A mutated variant of the novel coronavirus SARS-CoV2 has been associated with recent infections in England. The question being raised is whether the mutation could affect people’s response to vaccines — and scientists say this is unlikely. The virus has undergone several mutations since it first infected humans, which scientists say is neither unexpected nor a cause for panic.
What is a mutation?
A mutation means a change in the genetic sequence of the virus. In the case of SARS-CoV-2, which is an RNA virus, a mutation means a change in the sequence in which its molecules are arranged. A mutation in an RNA virus often happens when the virus makes a mistake while it is making copies of itself.
Only if the mutation results in a significant change in the protein structure can the course of a disease be altered, said Prof V Ravi, retired Head of the Department of Neurovirology at NIMHANS (National Institute of Mental Health and Neuro-Sciences), Bengaluru.
What is the new mutation?
UK researchers have identified it as N501Y. The virus carrying this mutation has caused 1,100 new infections in 60 local authority areas, according to reports quoting UK Health Secretary Matt Hancock. The Consortium for Covid-19 genomics UK (COG-UK) has been tracking the mutation and is likely to provide a critique soon.
Prof Ravi said that it is likely to be a mutation in the spike protein. There has been a single nucleotide change in one portion of the spike protein, so there would be no bearing on the disease biology or even diagnostics, he said.
Is a mutation in the spike protein particularly significant?
Dr Gagandeep Kang, Professor at Christian Medical College, Vellore, said that in general, there would be more concern about a mutation in the spike region than other regions of the coronavirus genome. It is the coronavirus spike protein that binds to a human protein to initiate the process of infection. So, changes here could possibly affect how the virus behaves in terms of its ability to infect, or cause severe disease, or escape the immune response made by vaccines — but these are theoretical concerns at the moment, Dr Kang said.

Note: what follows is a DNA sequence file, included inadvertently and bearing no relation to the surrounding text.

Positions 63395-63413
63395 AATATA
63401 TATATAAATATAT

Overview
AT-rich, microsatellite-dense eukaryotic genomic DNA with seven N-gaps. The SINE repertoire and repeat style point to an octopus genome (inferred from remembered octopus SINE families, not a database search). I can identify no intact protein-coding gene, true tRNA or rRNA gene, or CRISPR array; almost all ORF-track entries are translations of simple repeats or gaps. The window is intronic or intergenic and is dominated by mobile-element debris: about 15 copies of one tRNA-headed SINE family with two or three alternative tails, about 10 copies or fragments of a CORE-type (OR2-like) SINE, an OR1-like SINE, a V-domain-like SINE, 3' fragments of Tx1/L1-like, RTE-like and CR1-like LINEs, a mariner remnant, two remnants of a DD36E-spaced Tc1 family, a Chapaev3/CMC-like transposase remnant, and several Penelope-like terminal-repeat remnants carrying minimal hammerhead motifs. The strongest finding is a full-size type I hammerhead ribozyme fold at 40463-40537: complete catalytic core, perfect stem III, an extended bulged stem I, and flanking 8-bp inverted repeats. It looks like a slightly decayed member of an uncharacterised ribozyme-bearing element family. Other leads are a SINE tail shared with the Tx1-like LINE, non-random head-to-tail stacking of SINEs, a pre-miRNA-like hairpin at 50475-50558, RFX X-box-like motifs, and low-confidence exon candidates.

Through the pandemic, over 4,000 mutations have been detected in the spike region. This one appeared initially in Brazil in April, in a small proportion of cases. Since numbers have gone up in the UK, Dr Gang stressed the need to understand why the increase and what it means. At the moment, however, there is no data to indicate severity or faster spread.
What can it mean for people’s response to coronavirus vaccines?
Several coronavirus vaccines are designed to create antibodies targeting the spike protein. But the vaccines target multiple regions on the spike, while a mutation refers to a change in a single point. So, if there is one mutation, it does not mean vaccines would not work, Dr Kang said. But changes in the virus will be tracked around the world because there is now unprecedented sequencing capacity and data sharing. 📣 Follow Express Explained on Telegram
Should we worry about these changes?
Mutations will keep happening and the new virus variants will survive or disappear depending upon our immune
response and their ability to multiply and transmit, said Prof Arindam Maitra of the National Institute of Biomedical Genomics. But all SARS-CoV-2 strains are genetically similar to one another, and scientists do not expect these mutations to have a significant impact on their ability to cause more severe disease than what has been observed so far.
“Many mutations mean nothing at all, or at least are more successful for reasons we don’t know. For instance a different strain may be more transmissible, but cause less disease. Bottom line is that we need to monitor, but at present, there is no evidence that the new strain in UK is more transmissible nor severe nor resistant to treatment or vaccination,” Dr Marc-Alain Widdowson, Director of Institute of Tropical Medicine, Antwerp, told The Indian Express.
Is this mutated strain in India?
“We have not seen this variant in India,” said Dr Rakesh Mishra, Director, CISR-Centre for Cellular and Molecular Biology (CCMB), Hyderabad. “But we are watching out for mutations as they are constantly happening. For the moment, it is not something to be worried about and is restricted to a few countries.”
Scientists at CCMB have analysed several thousand SARS-CoV-2 genomes from India available in the public domain. Dr Mishra said there are no indications so far that the UK mutation has more affinity to the ACE-2 receptor (the human protein with which the virus spike protein binds). Also, it is not proven that there are clinical and immunological consequences.